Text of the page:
KURSK review (PS4)
Jujubee’s KURSK landed on Steam a few years ago, and it’s a game we never expected to make its way to consoles. Not only do we rarely see this type of ‘documentary’-type of games on consoles, the release was also not that well received at the time. Fascinated with the real-life events that it’s based on, we still wanted to try it and see for ourselves, so we played it on a PlayStation 4 Pro now that it’s been released for PlayStation and Xbox One.
Kursk certainly makes a strong first impression, as it throws you right into the middle of things when you’re aboard the famous submarine and an explosion rocks you. Soon afterwards, you get transported back in time, where we’re first introduced to our protagonist – an American spy who is about to infiltrate the Kursk. This is taking some liberties with the real world accounts of what happened, but we’ll go with it for narrative reasons.
Everything in these sequences, from the moment you’re in your hotel room to your trip to the harbor and your first moments aboard the Kursk, is wonderfully immersive. The environments look great, the actors all speak Russian, and a real curiosity about the possible directions that the narrative might take comes over you.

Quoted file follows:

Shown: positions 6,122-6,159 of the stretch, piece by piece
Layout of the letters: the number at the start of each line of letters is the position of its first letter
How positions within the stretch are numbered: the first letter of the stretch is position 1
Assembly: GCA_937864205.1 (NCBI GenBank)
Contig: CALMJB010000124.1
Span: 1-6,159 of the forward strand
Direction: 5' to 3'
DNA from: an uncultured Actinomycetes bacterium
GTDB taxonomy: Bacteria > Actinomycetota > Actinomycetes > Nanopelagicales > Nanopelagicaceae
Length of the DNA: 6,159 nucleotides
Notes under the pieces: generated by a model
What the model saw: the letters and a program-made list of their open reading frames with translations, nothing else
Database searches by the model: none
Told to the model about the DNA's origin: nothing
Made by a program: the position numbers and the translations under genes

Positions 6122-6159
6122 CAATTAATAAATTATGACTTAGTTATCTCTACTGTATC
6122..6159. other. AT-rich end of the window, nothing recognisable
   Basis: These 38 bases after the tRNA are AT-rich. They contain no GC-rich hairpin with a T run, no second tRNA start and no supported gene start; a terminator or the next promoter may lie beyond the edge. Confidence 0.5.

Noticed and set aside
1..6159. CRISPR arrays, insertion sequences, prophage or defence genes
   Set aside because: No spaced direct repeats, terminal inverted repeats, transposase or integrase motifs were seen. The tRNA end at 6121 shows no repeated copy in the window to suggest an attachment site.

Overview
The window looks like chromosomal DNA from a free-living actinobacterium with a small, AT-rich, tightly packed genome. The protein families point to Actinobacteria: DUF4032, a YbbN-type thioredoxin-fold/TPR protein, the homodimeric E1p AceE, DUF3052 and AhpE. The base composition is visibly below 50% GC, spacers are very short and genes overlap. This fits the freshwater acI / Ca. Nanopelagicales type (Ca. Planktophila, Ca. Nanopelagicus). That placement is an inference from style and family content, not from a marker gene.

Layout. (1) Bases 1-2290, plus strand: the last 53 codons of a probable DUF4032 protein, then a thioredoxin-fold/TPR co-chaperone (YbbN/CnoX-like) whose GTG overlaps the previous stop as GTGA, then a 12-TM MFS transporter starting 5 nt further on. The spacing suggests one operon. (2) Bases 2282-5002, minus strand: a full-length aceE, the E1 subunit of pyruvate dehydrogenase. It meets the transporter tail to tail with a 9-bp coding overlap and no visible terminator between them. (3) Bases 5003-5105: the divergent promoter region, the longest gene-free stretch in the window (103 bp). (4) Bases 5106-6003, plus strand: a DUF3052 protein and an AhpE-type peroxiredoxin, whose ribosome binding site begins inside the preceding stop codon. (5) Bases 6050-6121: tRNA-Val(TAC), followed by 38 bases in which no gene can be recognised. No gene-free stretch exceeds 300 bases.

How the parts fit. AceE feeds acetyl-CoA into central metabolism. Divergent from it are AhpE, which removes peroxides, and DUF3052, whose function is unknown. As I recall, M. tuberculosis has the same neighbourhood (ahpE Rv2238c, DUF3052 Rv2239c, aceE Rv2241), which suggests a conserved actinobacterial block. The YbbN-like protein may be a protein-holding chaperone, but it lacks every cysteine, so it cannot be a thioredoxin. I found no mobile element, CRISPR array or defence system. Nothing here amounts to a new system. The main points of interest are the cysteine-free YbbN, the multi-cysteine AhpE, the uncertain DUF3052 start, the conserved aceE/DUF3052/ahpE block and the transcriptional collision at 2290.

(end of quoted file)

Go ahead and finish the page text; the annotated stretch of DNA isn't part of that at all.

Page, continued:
The biggest problem, however, is that the game never really capitalized on this. The sub looks great, but it’s still an enclosed space and you’ll have seen all of it after the first half hour or so. And while the real sub had over 100 people on it during its last voyage, there are far fewer in the game. Perhaps this would have affected the flow of the game, or its performance, but with a real life story like this I wanted to have some sense that I was there the moment it happened – even though there’s a fictional story about a spy involved.